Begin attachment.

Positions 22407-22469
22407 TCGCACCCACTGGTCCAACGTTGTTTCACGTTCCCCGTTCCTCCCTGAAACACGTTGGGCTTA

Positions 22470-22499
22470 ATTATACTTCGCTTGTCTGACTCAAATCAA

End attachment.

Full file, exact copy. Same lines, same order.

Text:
Positions 22407-22469
22407 TCGCACCCACTGGTCCAACGTTGTTTCACGTTCCCCGTTCCTCCCTGAAACACGTTGGGCTTA

Positions 22470-22499
22470 ATTATACTTCGCTTGTCTGACTCAAATCAA